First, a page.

I recently celebrated a non-milestone birthday, but it felt like sort of a milestone, just the same. I’m checking off a new box, the 35-40 box. Actually, just the other day, I had to check off the 35-54 box, so I’m lumped in with quite a crowd now.
So here’s the thing. I’m 35, only I really don’t feel much different than I did at 25. I mean, I was JUST 25. Heck, I was just 18! It wasn’t that long ago, really. And in my head, I look just like I did in college, only now I look in the mirror, and…where did those LINES come from? All of a sudden, I have these little crinkly things around my eyes, and now I have to buy things like serum and worry about anti-aging lotions and alpha hydroxy and whatnot.
And then Shape magazine informs me that I am not allowed to wear powder, EVER, now that I am 35, and I should also shelf the shimmery eye shadow, because both are going to make me look all pinched and aged.
Look, I know 35 doesn’t qualify me for AARP or anything, but it is firmly established adulthood, is it not? Which means I should have a clue what I’m doing. Only I have no idea. I’m raising these three kids, and I’m totally winging it half the time, and that’s the truth. I’m supposed to be all poised and self-confident and sexy now that I’m smack in the middle of my 30s–that’s what the magazines tell me–but there are plenty of times I still feel like the awkward kid who wore a belt with her new Guess overalls and everyone at school laughed.
Maybe I’ll have it figured out by 40.
The kids want a new kitten. Our two cats are old, they say, and they’re no fun.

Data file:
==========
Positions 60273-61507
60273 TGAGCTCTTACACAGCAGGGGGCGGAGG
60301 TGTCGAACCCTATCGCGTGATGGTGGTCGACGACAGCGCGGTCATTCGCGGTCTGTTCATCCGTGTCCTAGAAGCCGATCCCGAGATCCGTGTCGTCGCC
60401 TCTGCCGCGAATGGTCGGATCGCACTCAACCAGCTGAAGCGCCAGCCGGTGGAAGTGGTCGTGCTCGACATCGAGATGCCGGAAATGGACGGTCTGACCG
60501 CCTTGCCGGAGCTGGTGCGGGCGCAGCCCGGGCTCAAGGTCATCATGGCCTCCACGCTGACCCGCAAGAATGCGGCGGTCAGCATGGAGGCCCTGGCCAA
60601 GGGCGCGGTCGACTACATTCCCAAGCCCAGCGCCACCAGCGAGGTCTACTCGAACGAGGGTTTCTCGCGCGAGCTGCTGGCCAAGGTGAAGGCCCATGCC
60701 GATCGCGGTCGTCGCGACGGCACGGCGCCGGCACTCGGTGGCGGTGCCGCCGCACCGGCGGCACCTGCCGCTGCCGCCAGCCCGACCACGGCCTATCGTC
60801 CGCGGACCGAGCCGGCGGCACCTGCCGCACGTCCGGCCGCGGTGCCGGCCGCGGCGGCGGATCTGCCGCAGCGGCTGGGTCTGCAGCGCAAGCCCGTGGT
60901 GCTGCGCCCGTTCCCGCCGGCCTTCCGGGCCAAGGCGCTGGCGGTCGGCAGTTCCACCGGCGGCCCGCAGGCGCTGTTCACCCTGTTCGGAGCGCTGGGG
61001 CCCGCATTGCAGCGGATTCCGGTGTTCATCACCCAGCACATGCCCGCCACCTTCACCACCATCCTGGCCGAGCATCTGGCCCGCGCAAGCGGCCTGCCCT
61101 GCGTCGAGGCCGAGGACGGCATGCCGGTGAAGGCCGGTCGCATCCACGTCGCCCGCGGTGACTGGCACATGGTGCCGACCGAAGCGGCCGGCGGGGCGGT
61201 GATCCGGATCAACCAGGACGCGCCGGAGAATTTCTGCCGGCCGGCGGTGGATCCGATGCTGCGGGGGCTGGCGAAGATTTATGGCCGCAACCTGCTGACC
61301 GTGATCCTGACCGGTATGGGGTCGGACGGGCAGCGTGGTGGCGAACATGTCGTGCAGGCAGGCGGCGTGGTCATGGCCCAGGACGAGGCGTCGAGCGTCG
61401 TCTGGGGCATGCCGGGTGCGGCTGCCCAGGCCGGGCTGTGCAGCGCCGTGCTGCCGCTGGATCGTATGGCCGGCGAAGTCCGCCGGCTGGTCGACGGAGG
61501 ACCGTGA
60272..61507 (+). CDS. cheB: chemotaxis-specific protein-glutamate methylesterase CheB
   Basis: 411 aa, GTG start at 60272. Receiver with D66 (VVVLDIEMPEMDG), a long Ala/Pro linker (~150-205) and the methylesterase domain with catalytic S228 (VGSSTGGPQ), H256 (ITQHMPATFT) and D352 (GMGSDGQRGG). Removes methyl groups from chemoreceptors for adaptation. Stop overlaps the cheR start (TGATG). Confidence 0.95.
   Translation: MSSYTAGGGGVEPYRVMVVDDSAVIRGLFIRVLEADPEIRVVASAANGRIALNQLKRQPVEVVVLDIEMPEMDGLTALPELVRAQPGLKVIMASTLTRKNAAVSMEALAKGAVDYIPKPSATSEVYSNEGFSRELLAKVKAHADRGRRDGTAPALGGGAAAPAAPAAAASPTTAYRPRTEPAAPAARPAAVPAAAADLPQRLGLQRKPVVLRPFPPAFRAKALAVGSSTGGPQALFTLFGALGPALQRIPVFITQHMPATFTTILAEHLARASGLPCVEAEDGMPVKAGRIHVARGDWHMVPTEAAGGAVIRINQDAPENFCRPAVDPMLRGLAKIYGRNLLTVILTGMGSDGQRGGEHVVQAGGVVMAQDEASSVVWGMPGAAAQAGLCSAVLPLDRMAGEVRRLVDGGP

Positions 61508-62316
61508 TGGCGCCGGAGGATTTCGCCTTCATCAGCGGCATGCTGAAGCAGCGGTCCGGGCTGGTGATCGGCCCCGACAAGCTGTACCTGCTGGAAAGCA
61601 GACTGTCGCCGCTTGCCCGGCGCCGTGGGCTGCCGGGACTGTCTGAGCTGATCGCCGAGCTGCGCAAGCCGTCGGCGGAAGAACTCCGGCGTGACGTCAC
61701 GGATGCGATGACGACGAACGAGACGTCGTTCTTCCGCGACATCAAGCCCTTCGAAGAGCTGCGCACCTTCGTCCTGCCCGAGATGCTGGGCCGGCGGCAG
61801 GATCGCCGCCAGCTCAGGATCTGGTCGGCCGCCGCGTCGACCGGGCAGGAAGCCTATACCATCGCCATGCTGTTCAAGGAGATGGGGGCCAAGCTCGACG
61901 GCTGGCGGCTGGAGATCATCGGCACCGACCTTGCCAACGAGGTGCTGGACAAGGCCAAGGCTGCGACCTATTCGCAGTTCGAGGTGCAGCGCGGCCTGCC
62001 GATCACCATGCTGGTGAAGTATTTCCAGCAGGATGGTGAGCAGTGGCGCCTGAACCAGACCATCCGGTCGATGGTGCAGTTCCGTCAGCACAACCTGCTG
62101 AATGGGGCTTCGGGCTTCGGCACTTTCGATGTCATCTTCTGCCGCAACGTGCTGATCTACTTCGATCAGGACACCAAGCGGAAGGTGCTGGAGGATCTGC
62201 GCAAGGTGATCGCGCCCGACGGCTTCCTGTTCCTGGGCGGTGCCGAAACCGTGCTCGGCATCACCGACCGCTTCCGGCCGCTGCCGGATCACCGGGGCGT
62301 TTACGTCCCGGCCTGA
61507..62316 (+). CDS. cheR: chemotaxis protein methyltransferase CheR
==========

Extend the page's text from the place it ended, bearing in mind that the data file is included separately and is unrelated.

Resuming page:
This is true. The cats ARE old. One is 14, the other is 8 or something. I don’t know, I don’t keep track of how old she is because she quit using her litter box in favor of my rug for a while, and it has embittered me toward her. Also, she hides in the baby’s room and waits to start meowing until after he is asleep. But when I open the door to let her out, she–this is the best–runs and hides under the crib. You see why we’re not on good terms.
So they’re old, and they really aren’t much fun. They lie around and sleep and will sometimes bat at a string if a kid shakes it right in front of their faces, but only for a minute or two. And then they go back to sleep. A kitten would be SO MUCH MORE FUN, the kids tell me, but they are crazy with that kind of talk because it ain’t gonna happen.
To appease them, I took two of them to a local cat shelter the other day to visit with the kitties. My 4-year-old daughter was thrilled to discover several kittens at the shelter. The cat lady volunteer, however, was not so thrilled to see my kids. She watched them like a hawk, every once in a while calling out something like, “Jinx doesn’t like to play with that toy, dear!” or “Ripples is sleeping now, so he probably doesn’t want any pats.” Or, “Let’s not bother the kitties while they’re lying down!” (I’m not kidding. She said that.)
And look, it’s not like I was just kicked back in a recliner while I let my kids run wild through a cat shelter. I was on top of them; I made sure they didn’t do anything inappropriate or even try to pick up the animals. (But really? The 4-year-old can’t hold the kitten?) At one point, my 4-year-old remarked on one of the kittens, “Wow! That kitten sure is wild!” To which the volunteer cat lady quickly responded, “She’s NOT wild. She’s just playing. There is a difference.” Like, DON’T INSULT THE KITTEN.
So we left the cat shelter. We’ll go back when the regular cat lady volunteer is there, the nice one. She lets us hold the kittens.
(Betsy Swenson can be reached at firstname.lastname@example.org.)